31 July 2015

RootsTech Innovator Showdown will accept submissions starting 1 September 2015


Here’s a date to put on your calendar – 1 September 2015.  From that date until 1 December 2015, submissions for the Innovator Showdown (at Rootstech with $100,000 in prizes) will be accepted. The finals will be held live at Rootstech on 5 February 2016.

The announcement states ...

FamilySearch International is looking for the next big social and mobile application that will influence not only an industry worth billions, but also generations of families—past, present, and future!

Held in conjunction with RootsTech, happening February 3–6, 2016, at the Salt Palace Convention Center in Salt Lake City, Utah, the 2016 Innovator Showdown will be a global innovation competition with $100,000 in total prizes for developers and entrepreneurs with ideas and products that enable people of all ages to discover, preserve, and connect with their families across generations.

Learn more on the Innovator Showdown page.

See who won the prizes in the 2015 Innovator Showdown.


Do you have a neat genealogy-related social and/or mobile app idea? This might be your chance to make your idea into a reality!


Editor’s Note: Related Upfront with NGS post, Developer Challenge Winners from Rootstech 2014






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copyright © National Genealogical Society, 3108 Columbia Pike, Suite 300, Arlington, Virginia 22204-4370. http://www.ngsgenealogy.org.
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NGS does not imply endorsement of any outside advertiser or other vendors appearing in this blog. Any opinions expressed by guest authors are their own and do not necessarily reflect the view of NGS.
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Republication of UpFront articles is permitted and encouraged for non-commercial purposes without express permission from NGS. Please drop us a note telling us where and when you are using the article. Express written permission is required if you wish to republish UpFront articles for commercial purposes. You may send a request for express written permission to UpFront@ngsgenealogy.org. All republished articles may not be edited or reworded and must contain the copyright statement found at the bottom of each UpFront article.
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Suggestions for topics for future UpFront with NGS posts are always welcome. Please send any suggested topics to UpfrontNGS@mosaicrpm.com
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Unless indicated otherwise or clearly an NGS Public Relations piece, Upfront with NGS posts are written by Diane L Richard, editor, Upfront with NGS.
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30 July 2015

Did you know that NARA has an eBook Collection?


So much National Archives and Records Administration (NARA) news so few days to post!

Well, in this case, it falls into the category of not “new” news and it was news to me!

Did you know that NARA has an eBook collection?  I didn’t!  I am well aware of its print publications collection including microfilm catalogs, guides, general information leaflets (GIL) and more ...

As usual, I was on the trail of something unrelated when I stumbled across this collection.

Here is an example of the available formats for the publication Making Their Mark: Stories Through Signatures.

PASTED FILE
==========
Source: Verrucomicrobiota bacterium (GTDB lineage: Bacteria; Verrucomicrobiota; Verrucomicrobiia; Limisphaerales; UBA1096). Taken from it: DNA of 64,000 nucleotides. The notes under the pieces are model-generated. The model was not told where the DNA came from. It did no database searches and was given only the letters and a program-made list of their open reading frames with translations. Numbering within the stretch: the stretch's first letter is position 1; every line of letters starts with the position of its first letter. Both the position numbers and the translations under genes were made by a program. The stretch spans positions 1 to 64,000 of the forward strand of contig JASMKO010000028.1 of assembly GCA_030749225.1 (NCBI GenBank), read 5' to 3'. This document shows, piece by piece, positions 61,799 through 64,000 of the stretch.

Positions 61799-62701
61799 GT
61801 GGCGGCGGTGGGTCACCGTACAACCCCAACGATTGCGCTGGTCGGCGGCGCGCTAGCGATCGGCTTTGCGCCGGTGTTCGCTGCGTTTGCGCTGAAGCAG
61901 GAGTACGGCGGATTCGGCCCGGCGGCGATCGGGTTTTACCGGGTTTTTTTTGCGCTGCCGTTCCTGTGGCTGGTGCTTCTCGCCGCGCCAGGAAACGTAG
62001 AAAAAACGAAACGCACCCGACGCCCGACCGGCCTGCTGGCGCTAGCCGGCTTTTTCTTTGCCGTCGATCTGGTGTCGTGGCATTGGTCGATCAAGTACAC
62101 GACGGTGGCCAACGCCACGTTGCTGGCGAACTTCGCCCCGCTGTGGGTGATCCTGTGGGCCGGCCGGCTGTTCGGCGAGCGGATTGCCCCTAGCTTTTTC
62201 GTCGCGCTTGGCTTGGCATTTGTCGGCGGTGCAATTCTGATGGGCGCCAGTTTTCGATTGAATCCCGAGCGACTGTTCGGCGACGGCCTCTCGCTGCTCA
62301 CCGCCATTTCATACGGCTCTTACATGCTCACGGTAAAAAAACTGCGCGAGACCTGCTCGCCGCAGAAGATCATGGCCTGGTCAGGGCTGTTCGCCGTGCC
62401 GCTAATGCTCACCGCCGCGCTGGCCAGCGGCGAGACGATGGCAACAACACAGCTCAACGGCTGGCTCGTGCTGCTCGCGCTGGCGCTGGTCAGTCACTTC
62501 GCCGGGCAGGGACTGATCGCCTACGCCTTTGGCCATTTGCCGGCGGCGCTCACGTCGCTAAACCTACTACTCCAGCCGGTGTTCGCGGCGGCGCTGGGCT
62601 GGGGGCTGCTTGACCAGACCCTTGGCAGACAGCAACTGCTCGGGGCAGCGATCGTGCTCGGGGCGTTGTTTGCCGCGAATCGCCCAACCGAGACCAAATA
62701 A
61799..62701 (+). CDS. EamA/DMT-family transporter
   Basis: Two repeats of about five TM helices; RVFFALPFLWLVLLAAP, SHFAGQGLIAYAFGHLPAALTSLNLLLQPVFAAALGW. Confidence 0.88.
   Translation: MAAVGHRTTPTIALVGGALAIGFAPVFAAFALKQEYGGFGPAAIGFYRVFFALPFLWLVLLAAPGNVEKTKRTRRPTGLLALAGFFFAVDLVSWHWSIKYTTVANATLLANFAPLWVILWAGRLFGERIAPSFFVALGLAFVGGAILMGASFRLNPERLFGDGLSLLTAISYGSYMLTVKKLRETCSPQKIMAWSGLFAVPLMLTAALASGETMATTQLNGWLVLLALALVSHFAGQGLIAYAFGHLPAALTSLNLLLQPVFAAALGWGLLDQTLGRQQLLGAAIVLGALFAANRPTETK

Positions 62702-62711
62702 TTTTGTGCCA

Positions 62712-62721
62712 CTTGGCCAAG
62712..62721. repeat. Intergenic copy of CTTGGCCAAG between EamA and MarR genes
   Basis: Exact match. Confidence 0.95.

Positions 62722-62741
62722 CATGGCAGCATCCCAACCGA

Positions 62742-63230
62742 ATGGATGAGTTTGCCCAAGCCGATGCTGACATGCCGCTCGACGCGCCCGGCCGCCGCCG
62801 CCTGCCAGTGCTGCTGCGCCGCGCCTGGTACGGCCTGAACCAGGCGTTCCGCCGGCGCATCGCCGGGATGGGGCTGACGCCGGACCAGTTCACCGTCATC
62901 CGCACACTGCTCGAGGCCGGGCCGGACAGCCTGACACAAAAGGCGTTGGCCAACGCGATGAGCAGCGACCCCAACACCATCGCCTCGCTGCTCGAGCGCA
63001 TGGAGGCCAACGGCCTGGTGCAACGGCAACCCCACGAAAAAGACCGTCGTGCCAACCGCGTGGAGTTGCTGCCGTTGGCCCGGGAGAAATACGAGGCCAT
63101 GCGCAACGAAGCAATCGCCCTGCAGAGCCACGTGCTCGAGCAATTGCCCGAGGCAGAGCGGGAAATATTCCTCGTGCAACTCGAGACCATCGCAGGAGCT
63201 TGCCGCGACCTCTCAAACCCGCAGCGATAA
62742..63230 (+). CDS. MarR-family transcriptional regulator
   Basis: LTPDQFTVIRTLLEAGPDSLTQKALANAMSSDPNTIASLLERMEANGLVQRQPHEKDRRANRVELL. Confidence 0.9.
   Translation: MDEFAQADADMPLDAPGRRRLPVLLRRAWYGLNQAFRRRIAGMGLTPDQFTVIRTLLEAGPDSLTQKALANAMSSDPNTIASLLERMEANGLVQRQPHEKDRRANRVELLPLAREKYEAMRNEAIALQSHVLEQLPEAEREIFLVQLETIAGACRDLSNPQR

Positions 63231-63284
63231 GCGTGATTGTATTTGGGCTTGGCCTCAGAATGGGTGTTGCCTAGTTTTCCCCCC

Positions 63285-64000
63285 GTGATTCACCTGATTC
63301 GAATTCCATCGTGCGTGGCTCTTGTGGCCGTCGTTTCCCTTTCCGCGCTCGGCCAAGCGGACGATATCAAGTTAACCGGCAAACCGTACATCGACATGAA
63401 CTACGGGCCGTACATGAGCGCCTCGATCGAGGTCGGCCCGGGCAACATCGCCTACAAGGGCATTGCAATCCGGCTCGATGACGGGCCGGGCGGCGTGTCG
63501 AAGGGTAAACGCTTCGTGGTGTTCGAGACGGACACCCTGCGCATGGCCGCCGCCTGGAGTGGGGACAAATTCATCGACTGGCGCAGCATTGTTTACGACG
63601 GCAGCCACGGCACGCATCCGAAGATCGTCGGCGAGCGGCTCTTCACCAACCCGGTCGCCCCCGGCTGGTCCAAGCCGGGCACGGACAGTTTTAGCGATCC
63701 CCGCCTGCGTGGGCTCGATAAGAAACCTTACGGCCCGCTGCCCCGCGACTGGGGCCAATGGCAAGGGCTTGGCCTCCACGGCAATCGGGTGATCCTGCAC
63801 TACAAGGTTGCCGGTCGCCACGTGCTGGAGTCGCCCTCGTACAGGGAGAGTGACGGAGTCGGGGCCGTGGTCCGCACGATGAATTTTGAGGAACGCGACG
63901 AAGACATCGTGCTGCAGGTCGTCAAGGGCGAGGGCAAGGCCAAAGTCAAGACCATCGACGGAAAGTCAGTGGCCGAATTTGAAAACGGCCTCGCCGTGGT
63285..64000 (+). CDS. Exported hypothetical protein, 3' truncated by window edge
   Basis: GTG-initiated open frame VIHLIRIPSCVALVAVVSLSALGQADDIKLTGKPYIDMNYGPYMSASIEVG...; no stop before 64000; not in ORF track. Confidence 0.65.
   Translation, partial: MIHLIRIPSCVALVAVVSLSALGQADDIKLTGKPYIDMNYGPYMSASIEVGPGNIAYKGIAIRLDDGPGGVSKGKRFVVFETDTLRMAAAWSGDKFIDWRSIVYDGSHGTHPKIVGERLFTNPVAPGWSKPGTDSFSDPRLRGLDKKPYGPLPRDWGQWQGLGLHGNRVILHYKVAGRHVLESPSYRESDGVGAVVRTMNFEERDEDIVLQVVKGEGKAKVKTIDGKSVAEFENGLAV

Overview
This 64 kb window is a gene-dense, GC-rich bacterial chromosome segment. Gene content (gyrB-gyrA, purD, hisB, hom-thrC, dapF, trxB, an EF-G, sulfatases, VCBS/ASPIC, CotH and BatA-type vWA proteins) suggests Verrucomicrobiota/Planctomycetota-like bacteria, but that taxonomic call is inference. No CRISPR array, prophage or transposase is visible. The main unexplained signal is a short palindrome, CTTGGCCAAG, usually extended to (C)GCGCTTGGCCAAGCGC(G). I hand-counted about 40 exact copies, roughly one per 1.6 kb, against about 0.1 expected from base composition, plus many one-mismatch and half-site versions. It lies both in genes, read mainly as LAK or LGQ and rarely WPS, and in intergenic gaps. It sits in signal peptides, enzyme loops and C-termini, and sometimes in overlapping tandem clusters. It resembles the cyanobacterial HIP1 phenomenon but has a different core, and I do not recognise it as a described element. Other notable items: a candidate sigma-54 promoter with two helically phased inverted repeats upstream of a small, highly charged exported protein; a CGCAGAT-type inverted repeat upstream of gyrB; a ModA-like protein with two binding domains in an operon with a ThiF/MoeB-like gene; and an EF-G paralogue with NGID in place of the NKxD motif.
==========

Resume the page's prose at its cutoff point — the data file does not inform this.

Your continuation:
I just had to explore further as now I was curious to know if the Library of Congress (LOC), the Smithsonian, etc, have eBook collections.

 Do you know of any other national U.S. institutions that have eBook collections?


Editor’s Note: Of course, we always recommend the Internet Archive as a wonderful source for FREE access to ebooks and texts! The gateway page gives you a great sense of what institutions are represented.




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copyright © National Genealogical Society, 3108 Columbia Pike, Suite 300, Arlington, Virginia 22204-4370. http://www.ngsgenealogy.org.
~~~~~~~~~~~~~~~~~~~~~
NGS does not imply endorsement of any outside advertiser or other vendors appearing in this blog. Any opinions expressed by guest authors are their own and do not necessarily reflect the view of NGS.
~~~~~~~~~~~~~~~~~~~~~ 
Republication of UpFront articles is permitted and encouraged for non-commercial purposes without express permission from NGS. Please drop us a note telling us where and when you are using the article. Express written permission is required if you wish to republish UpFront articles for commercial purposes. You may send a request for express written permission to UpFront@ngsgenealogy.org. All republished articles may not be edited or reworded and must contain the copyright statement found at the bottom of each UpFront article.
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Think your friends, colleagues, or fellow genealogy researchers would find this blog post interesting? If so, please let them know that anyone can read past UpFront with NGS posts or subscribe!
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Suggestions for topics for future UpFront with NGS posts are always welcome. Please send any suggested topics to UpfrontNGS@mosaicrpm.com
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Unless indicated otherwise or clearly an NGS Public Relations piece, Upfront with NGS posts are written by Diane L Richard, editor, Upfront with NGS.
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29 July 2015

Newest Edition of NGS Magazine Available to NGS Members Now! (Apr/May/Jun 2015)


The Apr/May/June 2015 issue of the NGS Magazine (PDF 6.2 MB) is now online in the Members Only section of the website.

Features

Patricia O’Brien Shawker, CG, FMGS, by Malissa Ruffner, JD, CG